I try to keep my pricing as far away from the automobile buying experience as possible. You won't have to buy Option Pack 2b (the one that includes the executive cup holder and the monogrammed steering pod) just to get air conditioning.

   Resonator guitars have a little advantage over standard acoustic instruments. They can be made from just about any gorgeous wood, provided that it can be worked into the necessary shapes. I use only premium grade non-endangered woods. When I cook, I use the best and freshest ingredients. I know that my guitars will turn out to be exceptional only if I adopt the same attitude when choosing wood.

  Wood prices vary a good deal based upon availability, the phase of the moon, and the size of my roof rack. I get my wood from various sources: Luthier's Mercantile International (LMI), local hardwood lumber yards (Downes & Reader or Anderson & McQuaid), or bartering with other luthiers. You can get a pretty good idea about how a certain wood will increase the price of the guitar by looking at the LMI catalog or Web site. Some woods are nearly impossible to get - like the rope grained cherry on my 12-string prototype. If you already own wood you would like me to use and I think it is large enough and can be formed properly, the price of the instrument can be reduced accordingly. Of course, you would be responsible for the shipping cost.

Basic 6-String Resonator $2800
Basic 12-String Resonator

  My basic 12 and 6-string resonator instruments have East Indian rosewood (palisander) or wenge (a chocolate brown African wood with straight grain and black striping) backs, and sides, and tops. Neck material can be either mahogany or walnut. Binding on the body is made of solid wood complementary to the woods used on the sides, back, and top. There is no binding on the neck or headstock. The neck is 12 frets to the body.

    I use he new National™ Hotrod 9 1/2" cones.

   The price includes a hard case, gold Schaller Vintage open back tuners, solid brass tailpiece, ebony fingerboard, and carbon fiber biscuit bridge. Mother of pearl positions are inlaid at the 5th, 7th, 9th and 12th frets (side dots for 5, 7, and 9). I spray various finishes myself, but I have to send out the guitar if you require a nitro finish.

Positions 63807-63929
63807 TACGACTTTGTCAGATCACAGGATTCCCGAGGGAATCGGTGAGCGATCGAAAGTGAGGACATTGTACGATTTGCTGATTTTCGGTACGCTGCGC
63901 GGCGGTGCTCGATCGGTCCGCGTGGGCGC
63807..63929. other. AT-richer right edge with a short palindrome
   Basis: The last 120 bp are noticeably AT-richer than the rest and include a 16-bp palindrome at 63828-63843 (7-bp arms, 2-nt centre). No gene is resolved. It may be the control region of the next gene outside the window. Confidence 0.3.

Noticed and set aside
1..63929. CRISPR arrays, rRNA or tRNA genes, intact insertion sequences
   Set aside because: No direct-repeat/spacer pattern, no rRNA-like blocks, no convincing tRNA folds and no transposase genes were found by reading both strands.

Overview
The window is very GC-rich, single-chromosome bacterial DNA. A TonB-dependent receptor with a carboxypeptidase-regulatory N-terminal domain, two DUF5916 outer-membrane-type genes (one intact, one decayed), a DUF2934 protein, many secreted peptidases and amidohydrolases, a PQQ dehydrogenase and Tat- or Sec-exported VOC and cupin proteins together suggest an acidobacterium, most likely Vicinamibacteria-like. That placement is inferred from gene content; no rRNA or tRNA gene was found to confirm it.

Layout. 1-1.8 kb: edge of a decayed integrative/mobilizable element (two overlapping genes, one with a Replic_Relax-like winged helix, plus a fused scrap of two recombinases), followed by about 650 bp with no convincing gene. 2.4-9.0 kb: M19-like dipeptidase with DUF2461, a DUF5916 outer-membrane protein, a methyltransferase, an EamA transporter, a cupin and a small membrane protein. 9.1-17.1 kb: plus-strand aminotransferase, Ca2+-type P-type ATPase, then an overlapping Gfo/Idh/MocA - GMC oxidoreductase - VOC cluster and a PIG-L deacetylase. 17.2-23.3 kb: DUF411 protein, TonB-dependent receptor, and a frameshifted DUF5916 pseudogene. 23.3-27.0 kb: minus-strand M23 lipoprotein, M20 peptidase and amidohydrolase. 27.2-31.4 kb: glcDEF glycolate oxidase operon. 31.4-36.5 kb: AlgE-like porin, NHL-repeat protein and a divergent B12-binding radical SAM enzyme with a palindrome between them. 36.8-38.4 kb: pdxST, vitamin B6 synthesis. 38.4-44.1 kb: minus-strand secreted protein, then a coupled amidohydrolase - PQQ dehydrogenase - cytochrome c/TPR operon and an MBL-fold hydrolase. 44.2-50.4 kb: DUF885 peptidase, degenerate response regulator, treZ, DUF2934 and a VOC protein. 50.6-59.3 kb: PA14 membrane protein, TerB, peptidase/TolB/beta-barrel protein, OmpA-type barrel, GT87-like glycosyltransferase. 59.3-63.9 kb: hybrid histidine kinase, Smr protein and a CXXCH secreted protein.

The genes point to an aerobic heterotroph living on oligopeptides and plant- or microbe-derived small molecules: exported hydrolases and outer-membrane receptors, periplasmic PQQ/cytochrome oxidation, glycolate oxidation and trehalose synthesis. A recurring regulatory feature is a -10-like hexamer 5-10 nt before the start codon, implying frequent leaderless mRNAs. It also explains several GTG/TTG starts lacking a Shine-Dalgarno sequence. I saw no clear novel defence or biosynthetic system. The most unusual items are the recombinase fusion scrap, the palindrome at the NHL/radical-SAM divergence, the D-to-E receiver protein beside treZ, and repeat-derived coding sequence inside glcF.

Brain cells are expensive these days.

Partial Options List

Bound fingerboard and head
Snake (or other real or imaginary animal) marquetry / inlay on body
$1500 - $2500
V-joined head
Gold Waverly™ tuners with gold buttons (6-string)
Gold Waverly™ tuners with gold buttons (12-string)
Calton case
Nitro-cellulose finish

   I'm sure you are wondering about the price I would put on my the custom 12-stings shown on this site. The Snake is $6,000.00 while the Bat can be purchased for $5,500.

Necessary Legal Stuff

   I cribbed most of this from my good friend Aaron Green, who is an extremely gifted classical guitar maker. I designed his Web site and learned a lot about the practical side of the lutherie business in the process.

  All guitars sold in Massachusetts are subject to 5% sales tax. Cost of shipping is the responsibility of the customer.

   Commissions require a deposit of 1/3 of the total cost. A second payment of 1/3 of the total cost is due when the instrument is halfway complete and the remaining payment is due when the instrument is complete.

   I can ship instruments in stock for approval upon receiving a cashier's or bank check for the total price of the instrument. The customer will have 48 hours after receiving shipment to decide whether they wish to keep the instrument. If the guitar is returned within this 48 hour period, I will refund payment. If the instrument is not returned within 48 hours, it will be considered sold. All costs for shipping and insurance are the responsibility of the customer.

   Prices are subject to change. The price of a commissioned guitar will be locked in once the initial deposit is received. Various things such as the aesthetics can raise the price significantly.